COVID-19 disease primarily affects vulnerable individuals with preexisting conditions, among whom it has caused more than 600,000 deaths [2, 56]. Although advanced age is the main determinant of the severity of COVID-19 disease course and related mortality in both sexes, men have worse clinical outcomes independent of age [3]. It is reported that worse results are seen in men at all stages of the disease, such as admission to intensive care units and need for ventilation support [4]. Sexual dimorphism in prevalence and severity of numerous diseases is not limited to viral diseases, also being observed in cardiovascular, lung, and autoimmune diseases. Generally speaking, unhealthy lifestyle habits such as smoking and alcohol consumption, often leading to cardiovascular diseases, hypertension, and diabetes, are more common in men, and all of these occur at younger ages than in women [57, 58]. It has moreover been determined that these comorbidities are the most common conditions related to increased COVID-19 mortality. In many studies, hypertension was the most common comorbidity, followed by diabetes and coronary heart disease [59]. Studies have demonstrated similar sexual differences during past coronavirus infections such as SARS-CoV-1 and MERS-CoV [60]. In a study by Channappanavar et al., female and male mice of different age groups were analyzed for their susceptibility to infection by infection with SARS-CoV-1. They observed that male mice were more susceptible to SARS-CoV-1 than female mice, and the significance was more prominent with advancing age [36]. Sexual selectivity has attracted considerable attention, and male gender has been shown to be the most important independent risk factor for COVID-19 in a study from China. This trend was still obvious when comorbidities were excluded [61, 62].

Androgen levels

Although androgen levels were proposed as a critical factor in determining male susceptibility to COVID-19, the effect of androgen levels has not, in fact, been demonstrated in many research studies. While males show similarly low testosterone levels both before puberty and at advanced ages, boys are less susceptible to COVID-19 infection than older male adults. In contrast, despite the high testosterone levels of male neonates and post-pubertal boys, the COVID-19 infection rate was not increased in babies at the 6th to 8th week after delivery [29], while COVID-19-related mortality is not particularly high among adult men, who display the highest testosterone levels among adult males [63, 64]. All these results indicate that age and comorbid diseases are more important factors than testosterone levels in the spread and severity of COVID-19 disease among men [65]. A large German cohort study reported that the majority of the male patients with COVID-19 who were transferred to intensive care units have had low testosterone levels [66]. Rastrelli et al. also reported that poor prognosis and high mortality rates were associated with lower total and free testosterone levels in SARS-CoV-2 infected men when they were admitted to respiratory intensive care units [67]. To conclude, according to emerging data, gender disparity in COVID-19 disease severity cannot be explained by androgen levels alone.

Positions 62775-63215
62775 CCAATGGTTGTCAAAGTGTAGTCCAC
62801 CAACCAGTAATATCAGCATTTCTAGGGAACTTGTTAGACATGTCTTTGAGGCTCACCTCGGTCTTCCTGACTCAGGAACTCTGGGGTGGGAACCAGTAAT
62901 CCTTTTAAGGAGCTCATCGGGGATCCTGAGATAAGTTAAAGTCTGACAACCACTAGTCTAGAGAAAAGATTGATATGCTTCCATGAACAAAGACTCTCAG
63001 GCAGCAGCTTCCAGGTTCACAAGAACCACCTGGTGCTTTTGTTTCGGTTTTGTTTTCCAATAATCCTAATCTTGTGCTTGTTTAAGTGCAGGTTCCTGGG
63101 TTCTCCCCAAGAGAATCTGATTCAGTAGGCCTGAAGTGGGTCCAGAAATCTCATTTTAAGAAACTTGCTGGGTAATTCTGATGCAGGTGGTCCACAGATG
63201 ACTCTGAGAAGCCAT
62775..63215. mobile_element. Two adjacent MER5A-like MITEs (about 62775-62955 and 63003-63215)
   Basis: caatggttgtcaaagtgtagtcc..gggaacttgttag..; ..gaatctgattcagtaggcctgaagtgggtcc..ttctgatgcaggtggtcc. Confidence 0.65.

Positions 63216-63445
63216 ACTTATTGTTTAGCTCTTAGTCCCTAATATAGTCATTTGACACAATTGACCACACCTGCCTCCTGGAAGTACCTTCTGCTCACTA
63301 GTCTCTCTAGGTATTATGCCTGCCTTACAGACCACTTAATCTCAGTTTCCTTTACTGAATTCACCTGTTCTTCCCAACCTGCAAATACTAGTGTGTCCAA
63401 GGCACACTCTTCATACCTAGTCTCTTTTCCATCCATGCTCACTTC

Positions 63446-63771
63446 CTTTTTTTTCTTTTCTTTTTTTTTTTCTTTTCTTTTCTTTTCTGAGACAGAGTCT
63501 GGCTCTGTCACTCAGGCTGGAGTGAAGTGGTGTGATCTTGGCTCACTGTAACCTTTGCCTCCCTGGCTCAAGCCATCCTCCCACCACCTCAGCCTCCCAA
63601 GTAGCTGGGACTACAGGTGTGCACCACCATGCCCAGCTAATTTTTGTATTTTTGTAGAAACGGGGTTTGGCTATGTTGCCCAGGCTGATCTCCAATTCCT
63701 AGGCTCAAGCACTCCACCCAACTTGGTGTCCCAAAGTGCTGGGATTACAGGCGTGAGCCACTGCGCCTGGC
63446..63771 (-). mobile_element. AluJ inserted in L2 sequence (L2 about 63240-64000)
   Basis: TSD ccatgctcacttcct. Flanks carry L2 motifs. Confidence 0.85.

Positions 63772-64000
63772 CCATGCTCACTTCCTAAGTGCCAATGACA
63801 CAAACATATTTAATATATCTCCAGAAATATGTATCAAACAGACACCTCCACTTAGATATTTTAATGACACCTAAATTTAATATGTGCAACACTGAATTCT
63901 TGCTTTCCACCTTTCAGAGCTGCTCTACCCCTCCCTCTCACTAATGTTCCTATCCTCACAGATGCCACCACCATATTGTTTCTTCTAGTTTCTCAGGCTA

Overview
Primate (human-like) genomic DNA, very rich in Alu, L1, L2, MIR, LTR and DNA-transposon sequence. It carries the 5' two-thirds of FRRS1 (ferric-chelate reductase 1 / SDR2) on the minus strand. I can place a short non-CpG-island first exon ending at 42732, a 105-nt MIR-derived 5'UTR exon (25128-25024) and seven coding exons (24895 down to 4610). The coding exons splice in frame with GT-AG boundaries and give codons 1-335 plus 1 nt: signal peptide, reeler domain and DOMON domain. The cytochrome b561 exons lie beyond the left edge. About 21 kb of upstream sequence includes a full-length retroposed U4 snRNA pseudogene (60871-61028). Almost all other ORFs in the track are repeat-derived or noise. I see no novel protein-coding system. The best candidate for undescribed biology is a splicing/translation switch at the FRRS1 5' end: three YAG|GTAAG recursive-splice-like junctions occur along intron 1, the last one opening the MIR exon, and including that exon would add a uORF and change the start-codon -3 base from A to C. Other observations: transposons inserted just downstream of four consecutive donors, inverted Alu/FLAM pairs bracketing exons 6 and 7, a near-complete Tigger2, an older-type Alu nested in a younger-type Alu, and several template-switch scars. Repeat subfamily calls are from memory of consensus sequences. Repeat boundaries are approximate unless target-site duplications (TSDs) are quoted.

Could the use of cigarettes affect the frequency and severity of the disease?

Unhealthy habits like smoking and alcohol consumption are more common in men than in women. Initially, these habits were thought to be possible determinants of sexual disparity in COVID-19 disease severity: some of the studies indicated that cigarette smoking induces elevated ACE2 expression in the respiratory tract and that smokers have a higher susceptibility to COVID-19 than nonsmokers [57, 68, 69]. Of interest, the high risk of smoking during disease activity was also demonstrated during previous MERS-CoV infections [70]. In contrast, however, a study from Italy pointed out that 84.4% of patients with COVID-19-related pneumonia had never smoked and 20 (15.2%) were former smokers [71]. Another study from New York City and a meta-analysis written by Lippi et al. have also reported that current smoking rates among COVID-19 patients were below those of their respective general populations [72, 73]. Nonetheless, although no direct relationship can be demonstrated between current smoking and COVID-19 disease activity, SARS-CoV-2 infection is seen to be more severe in smokers [74].